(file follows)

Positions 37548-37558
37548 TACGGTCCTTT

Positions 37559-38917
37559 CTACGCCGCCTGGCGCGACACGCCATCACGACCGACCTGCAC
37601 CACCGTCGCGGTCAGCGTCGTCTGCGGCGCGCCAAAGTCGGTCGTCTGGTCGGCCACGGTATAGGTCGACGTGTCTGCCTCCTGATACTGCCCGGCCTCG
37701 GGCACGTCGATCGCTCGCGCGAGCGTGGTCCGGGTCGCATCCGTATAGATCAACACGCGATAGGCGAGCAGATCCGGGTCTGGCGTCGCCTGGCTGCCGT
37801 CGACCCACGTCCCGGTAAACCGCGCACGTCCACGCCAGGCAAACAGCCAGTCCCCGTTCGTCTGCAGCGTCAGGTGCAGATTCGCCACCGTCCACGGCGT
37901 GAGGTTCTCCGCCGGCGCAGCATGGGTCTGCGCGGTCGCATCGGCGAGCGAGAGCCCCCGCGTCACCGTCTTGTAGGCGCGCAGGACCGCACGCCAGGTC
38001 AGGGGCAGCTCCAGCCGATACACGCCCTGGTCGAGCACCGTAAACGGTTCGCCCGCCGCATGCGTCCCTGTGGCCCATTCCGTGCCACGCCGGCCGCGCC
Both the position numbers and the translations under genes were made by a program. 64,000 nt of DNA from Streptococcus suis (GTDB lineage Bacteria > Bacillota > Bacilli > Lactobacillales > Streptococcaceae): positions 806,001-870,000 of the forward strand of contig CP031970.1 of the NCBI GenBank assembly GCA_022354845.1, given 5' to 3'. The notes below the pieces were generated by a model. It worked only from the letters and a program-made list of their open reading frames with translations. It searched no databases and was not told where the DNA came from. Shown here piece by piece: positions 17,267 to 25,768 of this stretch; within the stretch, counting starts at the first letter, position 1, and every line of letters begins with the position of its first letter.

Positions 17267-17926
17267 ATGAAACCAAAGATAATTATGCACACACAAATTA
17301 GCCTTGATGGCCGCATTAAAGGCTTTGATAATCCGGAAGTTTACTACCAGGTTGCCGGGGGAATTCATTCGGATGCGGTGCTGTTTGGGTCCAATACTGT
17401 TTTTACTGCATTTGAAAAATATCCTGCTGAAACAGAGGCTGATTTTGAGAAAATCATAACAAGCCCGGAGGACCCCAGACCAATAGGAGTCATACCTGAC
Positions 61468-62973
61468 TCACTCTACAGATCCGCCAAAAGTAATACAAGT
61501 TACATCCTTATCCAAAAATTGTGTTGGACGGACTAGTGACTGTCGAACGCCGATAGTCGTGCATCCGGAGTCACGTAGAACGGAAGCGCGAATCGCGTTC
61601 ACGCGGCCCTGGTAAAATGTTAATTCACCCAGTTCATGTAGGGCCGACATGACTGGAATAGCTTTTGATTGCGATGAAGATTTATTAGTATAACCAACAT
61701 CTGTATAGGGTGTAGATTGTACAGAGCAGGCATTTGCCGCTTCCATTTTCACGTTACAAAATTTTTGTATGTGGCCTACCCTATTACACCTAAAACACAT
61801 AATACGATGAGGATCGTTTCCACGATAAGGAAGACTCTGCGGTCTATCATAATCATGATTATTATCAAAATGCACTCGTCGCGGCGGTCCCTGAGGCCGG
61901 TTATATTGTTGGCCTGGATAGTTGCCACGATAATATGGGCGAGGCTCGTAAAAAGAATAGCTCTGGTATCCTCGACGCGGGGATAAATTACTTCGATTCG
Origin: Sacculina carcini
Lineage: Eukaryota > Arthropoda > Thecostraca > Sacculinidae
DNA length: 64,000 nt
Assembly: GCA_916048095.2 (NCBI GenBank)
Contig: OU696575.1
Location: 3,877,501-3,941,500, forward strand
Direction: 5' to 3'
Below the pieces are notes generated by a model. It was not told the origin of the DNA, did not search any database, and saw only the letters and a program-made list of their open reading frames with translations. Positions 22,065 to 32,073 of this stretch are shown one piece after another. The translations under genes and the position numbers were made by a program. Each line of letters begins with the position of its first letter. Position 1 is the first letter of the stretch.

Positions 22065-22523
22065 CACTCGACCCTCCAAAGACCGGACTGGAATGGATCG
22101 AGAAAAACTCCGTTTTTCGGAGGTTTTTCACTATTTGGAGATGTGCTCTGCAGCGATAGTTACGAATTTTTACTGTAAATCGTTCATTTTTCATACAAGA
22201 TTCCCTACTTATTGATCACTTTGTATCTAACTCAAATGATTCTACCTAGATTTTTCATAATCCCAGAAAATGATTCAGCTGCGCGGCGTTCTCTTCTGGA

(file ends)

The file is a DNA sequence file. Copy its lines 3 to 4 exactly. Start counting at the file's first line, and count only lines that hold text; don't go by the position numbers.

Positions 37559-38917
37559 CTACGCCGCCTGGCGCGACACGCCATCACGACCGACCTGCAC